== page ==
This law was supported by a diverse range of stakeholders who have not historically been aligned on issues related to building decarbonization. Environmental organizations, environmental justice advocates, organized labor, consumer advocates, building industry, and utilities collaborated on a bill that not only allowed for the creation of utility-scale thermal energy infrastructure projects, but also laid the groundwork for a just transition for utility workers and the inclusion of under-represented workers in labor unions through pre-apprenticeship programs. 

Massachusetts Tens

In 2022, Massachusetts’ Clean Energy and Offshore Wind bill added provisions specifying that TEN pilots can be paid for with funds from the state’s pipe replacement program, known as the Gas System Enhancement Plan (which our friends at HEET explain well here). 

Colorado Tens

In 2022, Governor Jared Polis of Colorado identified geothermal energy as the annual theme of the Western Governors’ Association, which he titled “The Heat Beneath Our Feet.” That same year, two bills supporting the development of geothermal energy (Geothermal Energy Grant, Program HB22-1381 and Encourage Geothermal Energy Use SB22-118) became law. These policies and projects were bolstered by the 2021 clean heat standard (SB21-264), which requires gas utilities to file plans to reduce GHG emissions from end uses by 4% by 2025 and 22% by 2030, and the Utility Regulation Bill (Removing Barriers to Clean Heat (SB23-291), which eliminates gas line extension allowances.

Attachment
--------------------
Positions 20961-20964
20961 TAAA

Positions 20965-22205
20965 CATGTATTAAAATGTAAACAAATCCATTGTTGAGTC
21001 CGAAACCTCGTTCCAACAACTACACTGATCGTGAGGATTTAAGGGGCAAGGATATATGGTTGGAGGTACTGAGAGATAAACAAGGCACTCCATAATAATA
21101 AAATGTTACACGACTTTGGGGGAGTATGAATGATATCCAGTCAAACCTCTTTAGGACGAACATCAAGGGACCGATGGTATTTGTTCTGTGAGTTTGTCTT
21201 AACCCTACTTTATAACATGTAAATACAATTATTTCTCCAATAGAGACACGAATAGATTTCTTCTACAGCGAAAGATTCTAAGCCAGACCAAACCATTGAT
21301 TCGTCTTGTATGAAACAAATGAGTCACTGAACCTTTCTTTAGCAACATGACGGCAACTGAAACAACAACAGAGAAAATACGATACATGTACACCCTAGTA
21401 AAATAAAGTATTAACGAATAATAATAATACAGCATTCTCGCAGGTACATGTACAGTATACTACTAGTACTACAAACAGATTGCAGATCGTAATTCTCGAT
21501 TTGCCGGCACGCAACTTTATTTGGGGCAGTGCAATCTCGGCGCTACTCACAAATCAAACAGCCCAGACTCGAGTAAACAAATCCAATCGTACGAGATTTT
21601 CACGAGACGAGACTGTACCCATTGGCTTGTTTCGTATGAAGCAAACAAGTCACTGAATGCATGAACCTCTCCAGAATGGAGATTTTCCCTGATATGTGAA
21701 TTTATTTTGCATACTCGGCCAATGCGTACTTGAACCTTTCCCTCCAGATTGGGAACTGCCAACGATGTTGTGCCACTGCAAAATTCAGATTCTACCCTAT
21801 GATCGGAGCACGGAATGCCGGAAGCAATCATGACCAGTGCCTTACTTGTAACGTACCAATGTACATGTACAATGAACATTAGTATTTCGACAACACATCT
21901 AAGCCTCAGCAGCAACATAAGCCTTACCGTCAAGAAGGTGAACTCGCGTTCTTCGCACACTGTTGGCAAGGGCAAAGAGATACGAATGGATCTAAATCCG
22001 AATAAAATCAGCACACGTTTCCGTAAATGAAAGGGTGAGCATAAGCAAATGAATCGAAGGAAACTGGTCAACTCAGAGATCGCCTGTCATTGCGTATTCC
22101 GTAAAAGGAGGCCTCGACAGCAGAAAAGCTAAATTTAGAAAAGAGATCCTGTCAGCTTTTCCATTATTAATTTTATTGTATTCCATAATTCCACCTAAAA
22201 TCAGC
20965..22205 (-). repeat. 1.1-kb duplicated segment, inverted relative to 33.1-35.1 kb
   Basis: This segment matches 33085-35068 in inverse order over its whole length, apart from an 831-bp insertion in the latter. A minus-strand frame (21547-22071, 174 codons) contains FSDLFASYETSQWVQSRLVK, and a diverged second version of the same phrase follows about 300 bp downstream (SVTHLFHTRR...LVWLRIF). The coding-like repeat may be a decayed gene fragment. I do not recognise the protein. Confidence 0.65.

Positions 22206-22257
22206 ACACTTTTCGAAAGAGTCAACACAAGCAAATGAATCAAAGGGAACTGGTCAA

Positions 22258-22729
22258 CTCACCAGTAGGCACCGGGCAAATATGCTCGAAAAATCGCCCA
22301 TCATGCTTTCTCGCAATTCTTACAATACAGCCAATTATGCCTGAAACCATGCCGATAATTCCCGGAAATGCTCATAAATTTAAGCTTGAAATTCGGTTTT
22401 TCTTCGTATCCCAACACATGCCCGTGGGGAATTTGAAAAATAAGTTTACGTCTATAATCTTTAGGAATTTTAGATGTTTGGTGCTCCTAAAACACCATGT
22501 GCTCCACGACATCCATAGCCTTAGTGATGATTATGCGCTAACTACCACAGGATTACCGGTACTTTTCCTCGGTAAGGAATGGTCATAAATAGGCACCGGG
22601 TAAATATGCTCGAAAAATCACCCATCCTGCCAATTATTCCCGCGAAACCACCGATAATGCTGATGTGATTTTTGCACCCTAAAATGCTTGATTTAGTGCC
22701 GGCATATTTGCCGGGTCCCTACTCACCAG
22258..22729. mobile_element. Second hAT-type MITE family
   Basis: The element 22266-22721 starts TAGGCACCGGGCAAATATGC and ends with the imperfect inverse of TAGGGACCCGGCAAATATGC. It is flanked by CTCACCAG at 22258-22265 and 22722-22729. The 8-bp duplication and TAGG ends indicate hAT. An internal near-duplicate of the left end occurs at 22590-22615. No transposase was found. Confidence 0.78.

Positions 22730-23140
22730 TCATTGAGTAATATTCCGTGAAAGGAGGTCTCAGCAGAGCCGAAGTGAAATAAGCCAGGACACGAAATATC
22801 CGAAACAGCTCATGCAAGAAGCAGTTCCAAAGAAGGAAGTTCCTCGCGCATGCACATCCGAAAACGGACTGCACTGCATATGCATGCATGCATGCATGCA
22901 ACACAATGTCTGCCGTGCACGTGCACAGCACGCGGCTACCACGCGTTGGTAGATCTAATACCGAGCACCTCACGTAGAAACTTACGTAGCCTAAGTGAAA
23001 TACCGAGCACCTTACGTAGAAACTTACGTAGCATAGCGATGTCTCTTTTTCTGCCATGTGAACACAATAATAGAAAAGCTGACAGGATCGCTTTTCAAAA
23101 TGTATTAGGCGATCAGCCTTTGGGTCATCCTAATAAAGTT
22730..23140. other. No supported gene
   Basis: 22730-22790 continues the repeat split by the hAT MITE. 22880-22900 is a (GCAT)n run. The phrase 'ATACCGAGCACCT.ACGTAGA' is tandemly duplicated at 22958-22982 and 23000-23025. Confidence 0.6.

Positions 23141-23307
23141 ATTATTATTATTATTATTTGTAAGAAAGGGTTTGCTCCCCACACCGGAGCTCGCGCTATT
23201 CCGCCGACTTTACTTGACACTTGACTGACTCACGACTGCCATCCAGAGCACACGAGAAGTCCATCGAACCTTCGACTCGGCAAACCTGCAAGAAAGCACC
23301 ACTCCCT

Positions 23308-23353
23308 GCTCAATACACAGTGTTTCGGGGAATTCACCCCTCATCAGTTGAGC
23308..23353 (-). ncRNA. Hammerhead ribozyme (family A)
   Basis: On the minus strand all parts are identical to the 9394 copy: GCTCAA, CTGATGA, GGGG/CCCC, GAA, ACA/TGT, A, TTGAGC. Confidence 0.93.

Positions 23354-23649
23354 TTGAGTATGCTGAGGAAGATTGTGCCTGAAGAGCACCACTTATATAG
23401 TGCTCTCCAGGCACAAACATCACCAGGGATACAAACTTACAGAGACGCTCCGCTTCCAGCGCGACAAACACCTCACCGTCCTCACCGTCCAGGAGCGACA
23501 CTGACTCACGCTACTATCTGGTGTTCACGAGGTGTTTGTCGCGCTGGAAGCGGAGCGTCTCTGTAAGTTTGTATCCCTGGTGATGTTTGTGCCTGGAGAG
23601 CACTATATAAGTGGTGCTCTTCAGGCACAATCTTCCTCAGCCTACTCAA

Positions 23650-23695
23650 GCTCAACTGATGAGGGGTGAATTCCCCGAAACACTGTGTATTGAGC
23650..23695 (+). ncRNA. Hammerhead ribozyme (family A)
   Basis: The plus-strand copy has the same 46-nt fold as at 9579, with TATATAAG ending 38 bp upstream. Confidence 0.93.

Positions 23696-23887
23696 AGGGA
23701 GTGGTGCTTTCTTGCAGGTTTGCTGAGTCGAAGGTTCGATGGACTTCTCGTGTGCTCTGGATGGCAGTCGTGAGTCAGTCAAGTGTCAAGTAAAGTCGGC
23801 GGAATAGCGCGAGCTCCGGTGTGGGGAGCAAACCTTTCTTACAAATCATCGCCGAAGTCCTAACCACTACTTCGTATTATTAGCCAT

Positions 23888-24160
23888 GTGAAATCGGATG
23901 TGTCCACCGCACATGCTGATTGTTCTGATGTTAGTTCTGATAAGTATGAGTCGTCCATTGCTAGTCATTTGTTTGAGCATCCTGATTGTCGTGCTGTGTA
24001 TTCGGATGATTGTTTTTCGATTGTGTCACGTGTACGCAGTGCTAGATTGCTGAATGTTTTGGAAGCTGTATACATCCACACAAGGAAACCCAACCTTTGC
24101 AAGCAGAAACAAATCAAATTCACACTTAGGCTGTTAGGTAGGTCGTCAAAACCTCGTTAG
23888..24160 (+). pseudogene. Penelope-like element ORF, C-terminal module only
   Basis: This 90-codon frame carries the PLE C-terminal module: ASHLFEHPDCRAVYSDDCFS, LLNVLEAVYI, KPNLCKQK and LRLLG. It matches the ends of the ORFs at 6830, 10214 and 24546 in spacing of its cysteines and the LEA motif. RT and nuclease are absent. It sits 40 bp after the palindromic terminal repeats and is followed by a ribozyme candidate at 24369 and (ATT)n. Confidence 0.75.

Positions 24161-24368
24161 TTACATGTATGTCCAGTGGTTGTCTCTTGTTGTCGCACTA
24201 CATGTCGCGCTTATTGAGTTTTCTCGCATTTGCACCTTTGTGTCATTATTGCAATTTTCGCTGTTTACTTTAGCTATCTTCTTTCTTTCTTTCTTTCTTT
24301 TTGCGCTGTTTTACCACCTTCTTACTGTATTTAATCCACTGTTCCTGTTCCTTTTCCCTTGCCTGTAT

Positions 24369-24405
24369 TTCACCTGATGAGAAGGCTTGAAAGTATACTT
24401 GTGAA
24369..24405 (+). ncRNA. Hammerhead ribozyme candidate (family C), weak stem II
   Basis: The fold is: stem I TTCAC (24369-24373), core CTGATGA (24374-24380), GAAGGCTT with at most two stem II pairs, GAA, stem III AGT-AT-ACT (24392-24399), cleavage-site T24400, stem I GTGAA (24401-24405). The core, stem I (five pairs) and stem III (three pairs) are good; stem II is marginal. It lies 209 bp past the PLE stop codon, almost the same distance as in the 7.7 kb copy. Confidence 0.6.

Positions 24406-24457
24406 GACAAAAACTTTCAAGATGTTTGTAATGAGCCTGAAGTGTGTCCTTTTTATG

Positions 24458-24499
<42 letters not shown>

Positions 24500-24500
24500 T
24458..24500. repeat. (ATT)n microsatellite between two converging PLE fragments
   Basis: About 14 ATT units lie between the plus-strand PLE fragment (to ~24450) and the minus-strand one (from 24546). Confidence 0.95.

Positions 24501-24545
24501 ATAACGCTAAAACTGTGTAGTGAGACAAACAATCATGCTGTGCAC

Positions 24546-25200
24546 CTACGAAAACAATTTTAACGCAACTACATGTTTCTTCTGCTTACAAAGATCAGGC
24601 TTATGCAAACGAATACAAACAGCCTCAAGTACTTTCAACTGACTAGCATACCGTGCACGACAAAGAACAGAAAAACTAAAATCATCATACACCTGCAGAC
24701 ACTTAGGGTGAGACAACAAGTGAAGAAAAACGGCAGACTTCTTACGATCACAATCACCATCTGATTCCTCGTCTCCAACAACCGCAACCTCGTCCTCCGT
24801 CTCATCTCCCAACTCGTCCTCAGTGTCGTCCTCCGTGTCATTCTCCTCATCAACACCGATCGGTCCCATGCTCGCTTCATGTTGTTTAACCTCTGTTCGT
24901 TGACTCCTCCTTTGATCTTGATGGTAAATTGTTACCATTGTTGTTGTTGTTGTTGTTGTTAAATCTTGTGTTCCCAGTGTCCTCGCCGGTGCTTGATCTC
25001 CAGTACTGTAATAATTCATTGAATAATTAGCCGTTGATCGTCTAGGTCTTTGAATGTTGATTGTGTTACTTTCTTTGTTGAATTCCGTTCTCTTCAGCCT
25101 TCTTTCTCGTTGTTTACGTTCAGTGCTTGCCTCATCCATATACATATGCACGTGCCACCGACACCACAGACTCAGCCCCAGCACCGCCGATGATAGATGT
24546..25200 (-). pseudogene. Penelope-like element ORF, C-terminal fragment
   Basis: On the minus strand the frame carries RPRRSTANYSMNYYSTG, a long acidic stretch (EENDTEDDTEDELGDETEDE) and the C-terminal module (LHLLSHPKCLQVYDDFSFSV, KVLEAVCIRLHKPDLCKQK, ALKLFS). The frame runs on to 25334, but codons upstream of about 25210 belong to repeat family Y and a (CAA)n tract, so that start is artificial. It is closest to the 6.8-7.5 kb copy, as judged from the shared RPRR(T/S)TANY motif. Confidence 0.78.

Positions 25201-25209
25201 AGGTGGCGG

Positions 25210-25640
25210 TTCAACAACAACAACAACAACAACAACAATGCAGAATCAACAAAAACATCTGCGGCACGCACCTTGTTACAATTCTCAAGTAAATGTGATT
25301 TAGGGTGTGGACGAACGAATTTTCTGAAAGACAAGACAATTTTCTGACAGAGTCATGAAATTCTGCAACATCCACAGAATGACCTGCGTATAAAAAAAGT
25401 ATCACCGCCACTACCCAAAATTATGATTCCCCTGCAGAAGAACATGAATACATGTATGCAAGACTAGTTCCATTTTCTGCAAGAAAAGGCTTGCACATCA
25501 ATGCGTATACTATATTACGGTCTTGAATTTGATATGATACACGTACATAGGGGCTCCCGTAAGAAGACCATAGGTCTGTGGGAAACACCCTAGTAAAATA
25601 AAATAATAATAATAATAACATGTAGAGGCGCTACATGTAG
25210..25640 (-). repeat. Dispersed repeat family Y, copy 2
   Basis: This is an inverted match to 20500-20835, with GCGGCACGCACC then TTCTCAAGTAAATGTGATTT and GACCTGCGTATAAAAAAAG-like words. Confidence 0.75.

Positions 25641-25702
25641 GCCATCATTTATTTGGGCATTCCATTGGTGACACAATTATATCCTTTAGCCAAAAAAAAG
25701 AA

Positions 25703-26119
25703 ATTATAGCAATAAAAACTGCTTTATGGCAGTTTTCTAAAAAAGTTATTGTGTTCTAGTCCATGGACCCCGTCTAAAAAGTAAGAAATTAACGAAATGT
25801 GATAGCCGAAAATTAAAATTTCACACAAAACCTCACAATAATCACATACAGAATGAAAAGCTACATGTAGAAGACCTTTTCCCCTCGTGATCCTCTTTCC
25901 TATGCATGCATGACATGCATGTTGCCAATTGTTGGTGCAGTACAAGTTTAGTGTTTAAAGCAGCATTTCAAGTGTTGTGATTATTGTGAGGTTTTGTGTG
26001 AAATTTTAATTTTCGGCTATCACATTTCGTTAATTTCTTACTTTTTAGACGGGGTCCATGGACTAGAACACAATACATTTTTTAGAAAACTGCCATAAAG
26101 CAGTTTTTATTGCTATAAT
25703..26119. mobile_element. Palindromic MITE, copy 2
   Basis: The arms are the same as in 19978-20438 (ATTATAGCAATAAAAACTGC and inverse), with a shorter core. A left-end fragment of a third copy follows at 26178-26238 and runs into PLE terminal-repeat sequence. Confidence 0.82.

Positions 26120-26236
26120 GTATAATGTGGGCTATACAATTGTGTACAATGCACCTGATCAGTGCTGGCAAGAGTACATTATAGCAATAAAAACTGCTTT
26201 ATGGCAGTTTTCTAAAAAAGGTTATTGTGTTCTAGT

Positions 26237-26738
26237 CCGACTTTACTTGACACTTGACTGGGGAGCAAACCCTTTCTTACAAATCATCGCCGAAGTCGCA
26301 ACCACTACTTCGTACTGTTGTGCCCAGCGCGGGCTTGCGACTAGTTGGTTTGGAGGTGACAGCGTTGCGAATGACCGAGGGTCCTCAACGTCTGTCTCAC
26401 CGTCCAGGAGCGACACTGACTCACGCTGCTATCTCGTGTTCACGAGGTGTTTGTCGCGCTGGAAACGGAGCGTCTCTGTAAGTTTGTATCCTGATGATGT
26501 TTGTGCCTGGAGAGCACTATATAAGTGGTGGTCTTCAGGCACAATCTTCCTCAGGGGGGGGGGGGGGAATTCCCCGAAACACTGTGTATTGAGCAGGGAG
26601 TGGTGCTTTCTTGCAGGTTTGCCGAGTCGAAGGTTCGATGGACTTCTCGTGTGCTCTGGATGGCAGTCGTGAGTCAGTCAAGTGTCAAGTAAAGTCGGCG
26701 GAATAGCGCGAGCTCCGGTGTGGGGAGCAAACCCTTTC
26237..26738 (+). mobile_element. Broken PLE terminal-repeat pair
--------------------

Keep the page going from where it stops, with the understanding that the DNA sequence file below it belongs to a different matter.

2023: Western states turn up the heat; pilots advance

Colorado Tens

Colorado passed its first law specifically advancing TENs. The Thermal Energy Act (HB23-1252) modifies the state’s existing clean heat standard by stipulating that thermal energy networks can be counted as an acceptable “clean heat measure” to meet GHG reduction goals. In addition, it mandates that large gas utilities (serving >500,000 customers) propose at least one TEN pilot by September 2024. 

The law went further to establish labor standards for state or public university-owned thermal energy projects and tasks the Colorado PUC in creating rules around the regulation of this technology, determining if additional legislation is necessary, and considering the impact that the proposed pilots will have on the state’s utility workforce.

Washington Tens

In 2023, Washington State’s Department of Commerce published their Biennial Energy Report, recommending that the state’s natural gas utilities plan for the upcoming transition to clean heat.

New York Tens

New York utilities proposed 12 TENs pilots to comply with the 2022 UTENJA law, with selections in rural, suburban, and urban communities across the state. 

Massachusetts Tens

By 2023, four pilots had been approved in Massachusetts. Eversource Energy began construction on the first gas utility-installed networked geothermal system in the nation, located in Framingham, MA, and National Grid broke ground on its first networked geothermal system in Lowell

2024: A legislative heatwave: TENs take off and scale up

Washington, Maryland, and Vermont passed their first TENs-enabling legislation, learning from the successes and challenges of New York’s UTENJA and Massachusetts’ pilot projects.

Washington Tens